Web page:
• $\begingroup$ Attempting to follow the advice in this answer is not allowed under the FARs. See my answer below. $\endgroup$ – Carlo Felicione Jul 6 '16 at 16:45
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    $\begingroup$ That makes no sense, logically or per the FARs. What goes in your logbook is up to you / it is your logbook, not the FAAs. Their only concern is that you can back up the hours and endorsements you claim to have, there are no specifications stating what you can't put in a logbook. You can write short stories in it if you want to. Leave the hour columns blank for those flights where you weren't required crew or giving/receiving instruction and it's all gravy. $\endgroup$ – hemp Feb 16 '17 at 7:31
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    $\begingroup$ That said, if you do intend to make a career out of flying then you should treat everything in the aviation scope as a professional would. A professional would not write short stories in their logbook. What is permitted and what is wise are not always the same. For me, I have a lovely career outside of aviation and no intention of changing course, so my logbook is primarily kept for nostalgia and secondarily to prove I'm airworthy. $\endgroup$ – hemp Feb 16 '17 at 7:40
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Adding to what egid said, you can only log flight time as a crew member if you're filling a role as a required crew member.

There was an enforcement action many years ago against a pilot who was flying right seat in a small cargo plane because his employer's rules required two people in the cockpit. He figured that since his employer required him to be there, it made him a required crew member and so he logged the time.

However, the FAA regs did not require him to be there, so in their view, he was not a required crew member and they took action against him for falsifying his logs.

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    $\begingroup$ Please note that ive removed the extra question from your answer - it is kinda fun, but not the StackExchange way. Answers should only be answers. $\endgroup$ – Jamiec Dec 18 '13 at 9:39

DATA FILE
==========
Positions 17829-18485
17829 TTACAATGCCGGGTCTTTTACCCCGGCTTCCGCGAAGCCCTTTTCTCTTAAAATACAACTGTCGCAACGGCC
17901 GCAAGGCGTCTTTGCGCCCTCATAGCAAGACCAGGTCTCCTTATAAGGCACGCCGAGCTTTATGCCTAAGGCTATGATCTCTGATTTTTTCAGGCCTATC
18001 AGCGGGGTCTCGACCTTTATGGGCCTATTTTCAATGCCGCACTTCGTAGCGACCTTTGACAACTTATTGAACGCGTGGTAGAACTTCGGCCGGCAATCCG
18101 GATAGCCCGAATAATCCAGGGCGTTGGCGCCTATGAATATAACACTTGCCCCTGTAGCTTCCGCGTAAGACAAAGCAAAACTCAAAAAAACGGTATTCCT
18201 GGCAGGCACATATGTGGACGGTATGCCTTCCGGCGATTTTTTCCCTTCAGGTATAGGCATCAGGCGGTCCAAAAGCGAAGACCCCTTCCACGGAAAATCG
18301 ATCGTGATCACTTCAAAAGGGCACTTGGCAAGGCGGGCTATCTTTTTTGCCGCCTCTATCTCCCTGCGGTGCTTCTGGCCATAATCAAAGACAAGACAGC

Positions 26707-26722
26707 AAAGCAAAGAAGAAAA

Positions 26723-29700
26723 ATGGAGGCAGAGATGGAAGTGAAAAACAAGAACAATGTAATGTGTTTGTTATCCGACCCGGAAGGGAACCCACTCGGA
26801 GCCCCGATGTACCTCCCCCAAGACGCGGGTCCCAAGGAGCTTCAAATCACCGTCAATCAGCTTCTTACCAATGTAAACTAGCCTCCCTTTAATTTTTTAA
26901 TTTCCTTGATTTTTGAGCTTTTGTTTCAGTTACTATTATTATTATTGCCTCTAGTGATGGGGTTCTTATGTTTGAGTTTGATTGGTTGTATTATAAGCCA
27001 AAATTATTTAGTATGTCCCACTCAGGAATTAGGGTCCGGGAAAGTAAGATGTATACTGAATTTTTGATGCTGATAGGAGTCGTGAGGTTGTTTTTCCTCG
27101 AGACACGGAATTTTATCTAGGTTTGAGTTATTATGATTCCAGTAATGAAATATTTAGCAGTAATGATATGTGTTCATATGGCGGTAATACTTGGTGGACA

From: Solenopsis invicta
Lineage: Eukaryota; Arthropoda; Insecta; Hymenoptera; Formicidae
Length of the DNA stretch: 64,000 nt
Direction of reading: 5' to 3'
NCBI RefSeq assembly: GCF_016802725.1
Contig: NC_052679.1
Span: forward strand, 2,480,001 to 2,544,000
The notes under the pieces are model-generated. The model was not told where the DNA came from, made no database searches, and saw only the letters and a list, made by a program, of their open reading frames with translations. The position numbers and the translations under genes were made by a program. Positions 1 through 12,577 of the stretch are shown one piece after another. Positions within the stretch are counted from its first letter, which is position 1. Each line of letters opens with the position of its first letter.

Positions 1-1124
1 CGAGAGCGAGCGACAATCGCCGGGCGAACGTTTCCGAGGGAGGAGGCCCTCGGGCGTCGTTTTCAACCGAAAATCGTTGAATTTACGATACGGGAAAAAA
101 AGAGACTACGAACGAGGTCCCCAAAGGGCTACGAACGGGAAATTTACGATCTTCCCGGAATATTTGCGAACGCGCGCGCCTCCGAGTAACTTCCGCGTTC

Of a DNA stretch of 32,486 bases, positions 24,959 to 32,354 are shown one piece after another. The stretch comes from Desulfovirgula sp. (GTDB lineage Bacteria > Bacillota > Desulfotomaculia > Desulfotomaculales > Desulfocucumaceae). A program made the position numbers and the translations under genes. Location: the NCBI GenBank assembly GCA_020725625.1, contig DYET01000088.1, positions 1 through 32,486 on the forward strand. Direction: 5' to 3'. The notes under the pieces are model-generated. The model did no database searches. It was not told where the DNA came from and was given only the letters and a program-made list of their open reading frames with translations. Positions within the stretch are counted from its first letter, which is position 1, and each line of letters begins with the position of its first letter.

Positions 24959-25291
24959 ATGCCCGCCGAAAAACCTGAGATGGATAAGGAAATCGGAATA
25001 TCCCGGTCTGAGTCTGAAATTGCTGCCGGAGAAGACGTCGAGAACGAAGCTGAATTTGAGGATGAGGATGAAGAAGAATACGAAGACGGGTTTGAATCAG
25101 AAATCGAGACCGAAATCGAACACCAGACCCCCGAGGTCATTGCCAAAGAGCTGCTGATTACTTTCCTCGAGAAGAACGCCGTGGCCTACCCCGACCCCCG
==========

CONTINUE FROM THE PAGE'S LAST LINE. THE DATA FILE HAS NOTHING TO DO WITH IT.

• $\begingroup$ Fair enough. I'll ask in a comment then: when could all three people in a C172 log PIC time at the same time? $\endgroup$ – Edward Falk Feb 21 '17 at 1:51
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To answer the original question no, you cannot log flight time as a passenger in an aircraft.

AOPA's website has a pretty good answer.

https://www.aopa.org/training-and-safety/learn-to-fly/logging-cross-country-time/logbooks-and-logging-time

The PIC is, by Federal Aviation Regulations (FARs), responsible for the safe operation of the flight (FAR 1.1, 91.3). At any given time, there can only be one acting PIC on a flight, no matter how many pilots are on board the aircraft. To legally act as PIC, a private, commercial, and airline transport pilot must have a current medical certificate and have all required endorsements, ratings, and recency of experience for the type of aircraft being flown and the flight conditions under which the flight is conducted (FAR 61.3, 61.31, 61.56, 61.57). Sport pilots can act as PIC with a valid and current driver's license in lieu of the FAA medical (FAR 61.23). Before a flight is initiated, an agreement should be made to determine who is to be acting as PIC.

So you'll have to hold a current medical certificate for the type of flight operation being undertaken, the appropriate pilot certificate for type of flight operation being undertaken, and have sole manipulation of the flight controls of an aircraft you are properly endoresd or type-rated for.

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  • $\begingroup$ OK, now I'm confused. I thought if e.g. you were a licensed pilot receiving instruction, both you and the instructor would log PIC time. You, as the sole manipulator of the controls, and the instructor as the person responsible for the flight. $\endgroup$ – Edward Falk Feb 21 '17 at 1:53
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Should you log flight time as a passenger?

Pro:

  • Logbooks represent many things, including a record of time and training to be used toward future certificates and ratings, as well as currency to comply with various regulations.

  • What you write in your log book is up to you as long as you record the flight information for those flights needed to substantiate your time

Contra:

  • It is important that airmen are aware of regulations related to logbook records to avoid undue fines, or even suspension of their certificate/s!

  • you cannot log flight time as a passenger in an aircraft.

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Yes, join a frequent flyer program and log "passenger miles". This will make you a better passenger with additional benefits. Of course, these logs document the passenger loyalty, not some needed experience.